Sanding our assholes with 150 grit. Slowly. Lovingly.

Mobile phones and the price of fish

http://www.economist.com/finance/displaystory.cfm?story_id=9149142
A useful summary of the effect of mobile phones on developing economies.
Permalink Send private email Stephen Jones 
July 29th, 2007 1:38pm
Neat article. Thanks.
Permalink popular demand 
July 29th, 2007 1:40pm
> “Information makes markets work, and markets improve welfare,”

Thoughts like that makes one remember that working in IT may actually be beneficial.
Permalink strawdog soubriquet 
July 29th, 2007 1:47pm
the same reasons exist for teh fact that the gsm thing is helping more in africa than the last 40 years of aid. Farmers in remote places are more informed about the market price of goods, and less easy to exploit as a result.
Permalink $-- 
July 29th, 2007 4:55pm
> the gsm thing is helping more in africa than the last 40 years of aid

data?  how do you know or suspect this?
Permalink guess worker 
July 29th, 2007 5:11pm
I spent some time on a train journey talking to a guy who works for a wildlife conservation charity, and who told me that he had been travelling back and fore to africa for the last 30 years.

I asked him about the positive effects of aid, he basically said "zilch".

I remembered reading an article about the gsm revolution in Africa when I had been in Tunisia about a year or two before (giving the specific example I give above) in an African magazine, and asked him about it. He described the effects of that technology as a "quantum leap". He gave the example of an employee they have in remote Tanzania who is now effectively 4 hours from medical help, not 20 as was previously the case. (He gets a mobile signal by standing in a certain spot in the back yard.)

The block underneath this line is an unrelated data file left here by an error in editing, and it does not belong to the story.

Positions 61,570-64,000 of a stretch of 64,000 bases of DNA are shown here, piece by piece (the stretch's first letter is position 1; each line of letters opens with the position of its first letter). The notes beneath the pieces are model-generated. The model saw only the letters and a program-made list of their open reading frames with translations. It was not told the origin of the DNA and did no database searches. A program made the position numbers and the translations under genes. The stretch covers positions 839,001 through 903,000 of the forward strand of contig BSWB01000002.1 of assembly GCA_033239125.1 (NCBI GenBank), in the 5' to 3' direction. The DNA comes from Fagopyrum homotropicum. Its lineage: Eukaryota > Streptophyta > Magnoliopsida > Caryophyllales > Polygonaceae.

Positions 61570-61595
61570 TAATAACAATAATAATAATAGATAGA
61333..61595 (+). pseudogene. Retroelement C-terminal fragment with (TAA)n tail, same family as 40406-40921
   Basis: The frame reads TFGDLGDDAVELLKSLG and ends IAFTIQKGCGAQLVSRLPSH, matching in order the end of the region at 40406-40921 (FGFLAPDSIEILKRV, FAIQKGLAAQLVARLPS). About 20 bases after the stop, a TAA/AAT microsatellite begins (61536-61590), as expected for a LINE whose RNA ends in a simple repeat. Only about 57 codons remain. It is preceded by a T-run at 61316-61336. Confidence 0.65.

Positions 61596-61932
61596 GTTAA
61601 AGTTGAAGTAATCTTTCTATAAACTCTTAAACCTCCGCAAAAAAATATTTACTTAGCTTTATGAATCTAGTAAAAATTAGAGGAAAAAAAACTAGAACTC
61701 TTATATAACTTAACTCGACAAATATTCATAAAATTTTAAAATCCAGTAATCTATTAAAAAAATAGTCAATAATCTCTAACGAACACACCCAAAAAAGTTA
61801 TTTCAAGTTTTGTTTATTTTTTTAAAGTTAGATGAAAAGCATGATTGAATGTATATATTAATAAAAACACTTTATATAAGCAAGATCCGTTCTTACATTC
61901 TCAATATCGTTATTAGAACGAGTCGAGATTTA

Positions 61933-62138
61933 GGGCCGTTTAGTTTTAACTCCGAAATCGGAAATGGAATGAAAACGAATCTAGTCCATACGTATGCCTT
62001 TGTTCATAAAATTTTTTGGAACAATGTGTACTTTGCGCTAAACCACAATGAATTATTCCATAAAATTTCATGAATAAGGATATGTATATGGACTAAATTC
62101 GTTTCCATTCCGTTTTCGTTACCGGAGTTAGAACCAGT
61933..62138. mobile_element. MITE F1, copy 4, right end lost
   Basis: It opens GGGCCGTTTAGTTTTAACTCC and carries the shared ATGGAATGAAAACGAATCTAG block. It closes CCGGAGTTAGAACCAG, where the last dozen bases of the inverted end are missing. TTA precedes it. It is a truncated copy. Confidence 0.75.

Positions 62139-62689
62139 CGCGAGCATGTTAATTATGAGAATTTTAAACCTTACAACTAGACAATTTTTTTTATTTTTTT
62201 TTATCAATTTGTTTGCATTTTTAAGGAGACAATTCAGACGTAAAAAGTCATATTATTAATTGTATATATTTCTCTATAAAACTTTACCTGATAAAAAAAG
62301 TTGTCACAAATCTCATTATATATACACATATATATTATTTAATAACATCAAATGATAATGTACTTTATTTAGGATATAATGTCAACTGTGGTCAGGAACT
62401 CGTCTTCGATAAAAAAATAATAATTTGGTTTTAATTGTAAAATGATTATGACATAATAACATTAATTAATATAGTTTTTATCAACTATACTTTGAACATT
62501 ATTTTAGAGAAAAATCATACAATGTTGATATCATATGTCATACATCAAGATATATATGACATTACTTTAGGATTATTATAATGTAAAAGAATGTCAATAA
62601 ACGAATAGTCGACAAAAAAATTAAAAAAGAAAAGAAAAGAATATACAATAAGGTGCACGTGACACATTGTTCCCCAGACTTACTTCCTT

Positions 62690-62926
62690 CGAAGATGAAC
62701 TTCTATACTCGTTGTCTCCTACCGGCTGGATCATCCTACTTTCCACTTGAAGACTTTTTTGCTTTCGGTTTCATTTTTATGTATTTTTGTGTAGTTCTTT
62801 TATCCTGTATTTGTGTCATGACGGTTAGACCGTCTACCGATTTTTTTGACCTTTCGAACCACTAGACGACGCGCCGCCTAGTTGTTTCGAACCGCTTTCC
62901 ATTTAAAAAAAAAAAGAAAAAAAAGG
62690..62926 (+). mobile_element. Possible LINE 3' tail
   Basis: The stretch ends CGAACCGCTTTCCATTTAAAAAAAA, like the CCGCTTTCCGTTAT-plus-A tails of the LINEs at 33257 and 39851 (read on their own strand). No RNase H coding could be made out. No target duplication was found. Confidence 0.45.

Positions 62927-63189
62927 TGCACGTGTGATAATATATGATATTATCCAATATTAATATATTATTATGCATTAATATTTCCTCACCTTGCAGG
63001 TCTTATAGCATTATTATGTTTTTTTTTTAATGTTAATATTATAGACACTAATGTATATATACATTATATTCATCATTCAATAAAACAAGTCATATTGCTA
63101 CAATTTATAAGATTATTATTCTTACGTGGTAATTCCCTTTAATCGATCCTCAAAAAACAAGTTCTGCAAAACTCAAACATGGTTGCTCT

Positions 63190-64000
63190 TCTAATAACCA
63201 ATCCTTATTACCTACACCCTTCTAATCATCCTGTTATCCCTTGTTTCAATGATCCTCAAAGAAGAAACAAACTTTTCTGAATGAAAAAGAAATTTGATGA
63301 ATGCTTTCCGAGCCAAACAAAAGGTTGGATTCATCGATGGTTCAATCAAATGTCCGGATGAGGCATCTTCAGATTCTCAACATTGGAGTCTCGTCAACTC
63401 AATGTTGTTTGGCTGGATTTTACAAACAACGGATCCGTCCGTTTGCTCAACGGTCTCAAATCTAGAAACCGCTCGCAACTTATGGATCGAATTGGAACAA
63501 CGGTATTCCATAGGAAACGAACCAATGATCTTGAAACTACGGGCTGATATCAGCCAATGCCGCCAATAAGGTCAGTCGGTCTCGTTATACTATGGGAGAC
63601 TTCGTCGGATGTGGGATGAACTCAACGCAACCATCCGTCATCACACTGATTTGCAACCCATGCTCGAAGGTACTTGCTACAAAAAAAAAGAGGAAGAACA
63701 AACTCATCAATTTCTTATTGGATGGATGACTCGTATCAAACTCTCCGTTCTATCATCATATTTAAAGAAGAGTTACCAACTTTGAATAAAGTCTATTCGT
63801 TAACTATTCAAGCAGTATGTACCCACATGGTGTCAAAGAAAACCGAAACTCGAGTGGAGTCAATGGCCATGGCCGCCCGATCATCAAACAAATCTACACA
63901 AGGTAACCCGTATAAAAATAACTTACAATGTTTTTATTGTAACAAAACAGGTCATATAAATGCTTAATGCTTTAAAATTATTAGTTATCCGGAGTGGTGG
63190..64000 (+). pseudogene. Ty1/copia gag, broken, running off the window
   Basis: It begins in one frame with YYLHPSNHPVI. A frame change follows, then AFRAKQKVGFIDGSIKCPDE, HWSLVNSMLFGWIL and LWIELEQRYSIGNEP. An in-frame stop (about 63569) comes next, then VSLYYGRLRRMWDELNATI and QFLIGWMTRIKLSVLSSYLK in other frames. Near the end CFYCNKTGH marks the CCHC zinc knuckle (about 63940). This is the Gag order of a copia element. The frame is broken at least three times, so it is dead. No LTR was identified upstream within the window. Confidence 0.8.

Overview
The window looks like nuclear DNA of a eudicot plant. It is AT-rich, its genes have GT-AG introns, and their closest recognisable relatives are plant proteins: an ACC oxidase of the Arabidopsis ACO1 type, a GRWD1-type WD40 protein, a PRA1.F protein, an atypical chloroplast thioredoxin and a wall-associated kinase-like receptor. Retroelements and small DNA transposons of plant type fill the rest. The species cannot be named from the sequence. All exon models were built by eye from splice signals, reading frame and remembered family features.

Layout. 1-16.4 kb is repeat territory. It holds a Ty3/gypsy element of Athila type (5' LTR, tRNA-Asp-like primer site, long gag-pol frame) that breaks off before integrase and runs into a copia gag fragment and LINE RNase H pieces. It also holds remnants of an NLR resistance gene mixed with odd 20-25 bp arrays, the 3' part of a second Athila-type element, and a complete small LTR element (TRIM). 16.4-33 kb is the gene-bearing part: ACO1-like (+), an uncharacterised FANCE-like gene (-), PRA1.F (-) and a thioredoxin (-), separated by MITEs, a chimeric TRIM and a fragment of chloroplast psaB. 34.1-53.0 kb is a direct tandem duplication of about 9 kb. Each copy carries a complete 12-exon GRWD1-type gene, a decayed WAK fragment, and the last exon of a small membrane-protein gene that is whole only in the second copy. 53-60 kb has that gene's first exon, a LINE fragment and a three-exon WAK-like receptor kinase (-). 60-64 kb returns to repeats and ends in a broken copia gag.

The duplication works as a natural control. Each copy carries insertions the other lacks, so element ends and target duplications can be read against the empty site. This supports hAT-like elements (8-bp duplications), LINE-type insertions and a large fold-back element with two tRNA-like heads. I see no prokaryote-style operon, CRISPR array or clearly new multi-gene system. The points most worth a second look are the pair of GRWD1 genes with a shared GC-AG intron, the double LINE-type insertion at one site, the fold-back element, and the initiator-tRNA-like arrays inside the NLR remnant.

So - a combination of an article in the african press, combined with direct information from someone who has spent enough time there that he ought to have a clue.

It's also quite well documented that the growth rate of the mobile industry is one of the highest in the world.

google "africa mobile phones" if you more stuff. there's a lot of info.
Permalink $-- 
July 29th, 2007 5:42pm
In India and Lanka they are now using CDMA for landphones at landphone tariffs. Not a total success story; in my village there was a massive queue to returnt them as reception was so bad you could receive calls but not make them.

I think I've mentioned elswehere that I've got DSL. Amazed me because I had just ptesumed I was too far out in the sticks for it ever to happen, but they're running DSL to vast chunks of the country. Sooner or later that will have a pretty good effect on growth (if only because it will attract expats to come and live here).
Permalink Send private email Stephen Jones 
July 29th, 2007 6:24pm
What are you doing in India?  I thought you were in the mid-east expatriating?
Permalink Send private email xampl 
July 29th, 2007 6:39pm
>“Information makes markets work, and markets
>improve welfare,”

y'know, I think you could just cut that down to "information improves welfare". I don't think the market is necessarily a necessity.
Permalink Send private email Colm 
July 29th, 2007 6:50pm
----"What are you doing in India?  I thought you were in the mid-east expatriating?"----

I'm in Lanka. Summer vacation.
Permalink Send private email Stephen Jones 
July 29th, 2007 7:37pm
Nice article, Stephen. Such article makes me feel good. Sincerely. It feels good when weaker section of the society of my country actually* gets benefited of such things and is just limited to rich and the prosperous. Thank you indeed.

You are vacations at Srilanka. I am going to India on 8th of september.

Enjoy your time! :)
Permalink Another poster... 
July 29th, 2007 10:25pm
Correction:

It feels good when weaker section of the society of my country actually* gets benefit of such things and is just not limited to rich and the prosperous.

Thanks!
Permalink Another poster... 
July 29th, 2007 10:26pm
It was a nice article.  To strawdog's point, it makes clear that not all of tech is web 2.0 BS.
Permalink Oppy 
July 29th, 2007 10:45pm

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